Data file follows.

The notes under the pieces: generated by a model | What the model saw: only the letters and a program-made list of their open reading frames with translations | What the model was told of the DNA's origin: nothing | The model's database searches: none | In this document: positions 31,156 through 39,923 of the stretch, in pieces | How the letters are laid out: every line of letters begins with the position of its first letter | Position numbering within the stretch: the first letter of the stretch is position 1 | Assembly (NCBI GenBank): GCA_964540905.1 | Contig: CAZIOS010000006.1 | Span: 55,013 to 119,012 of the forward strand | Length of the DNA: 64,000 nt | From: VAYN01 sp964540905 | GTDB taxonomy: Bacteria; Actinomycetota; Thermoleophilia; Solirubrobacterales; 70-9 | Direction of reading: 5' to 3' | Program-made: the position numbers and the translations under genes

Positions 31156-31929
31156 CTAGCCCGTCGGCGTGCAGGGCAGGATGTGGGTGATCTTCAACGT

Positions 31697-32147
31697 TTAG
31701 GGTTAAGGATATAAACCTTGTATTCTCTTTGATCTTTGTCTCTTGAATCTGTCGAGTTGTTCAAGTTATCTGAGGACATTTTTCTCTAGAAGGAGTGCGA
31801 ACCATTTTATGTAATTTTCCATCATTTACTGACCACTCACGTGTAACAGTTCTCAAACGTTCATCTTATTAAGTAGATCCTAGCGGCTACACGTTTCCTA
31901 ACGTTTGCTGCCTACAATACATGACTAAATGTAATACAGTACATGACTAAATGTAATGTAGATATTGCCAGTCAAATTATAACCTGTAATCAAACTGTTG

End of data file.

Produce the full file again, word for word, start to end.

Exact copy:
The notes under the pieces: generated by a model | What the model saw: only the letters and a program-made list of their open reading frames with translations | What the model was told of the DNA's origin: nothing | The model's database searches: none | In this document: positions 31,156 through 39,923 of the stretch, in pieces | How the letters are laid out: every line of letters begins with the position of its first letter | Position numbering within the stretch: the first letter of the stretch is position 1 | Assembly (NCBI GenBank): GCA_964540905.1 | Contig: CAZIOS010000006.1 | Span: 55,013 to 119,012 of the forward strand | Length of the DNA: 64,000 nt | From: VAYN01 sp964540905 | GTDB taxonomy: Bacteria; Actinomycetota; Thermoleophilia; Solirubrobacterales; 70-9 | Direction of reading: 5' to 3' | Program-made: the position numbers and the translations under genes

Positions 31156-31929
31156 CTAGCCCGTCGGCGTGCAGGGCAGGATGTGGGTGATCTTCAACGT

Positions 31697-32147
31697 TTAG
31701 GGTTAAGGATATAAACCTTGTATTCTCTTTGATCTTTGTCTCTTGAATCTGTCGAGTTGTTCAAGTTATCTGAGGACATTTTTCTCTAGAAGGAGTGCGA
31801 ACCATTTTATGTAATTTTCCATCATTTACTGACCACTCACGTGTAACAGTTCTCAAACGTTCATCTTATTAAGTAGATCCTAGCGGCTACACGTTTCCTA
31901 ACGTTTGCTGCCTACAATACATGACTAAATGTAATACAGTACATGACTAAATGTAATGTAGATATTGCCAGTCAAATTATAACCTGTAATCAAACTGTTG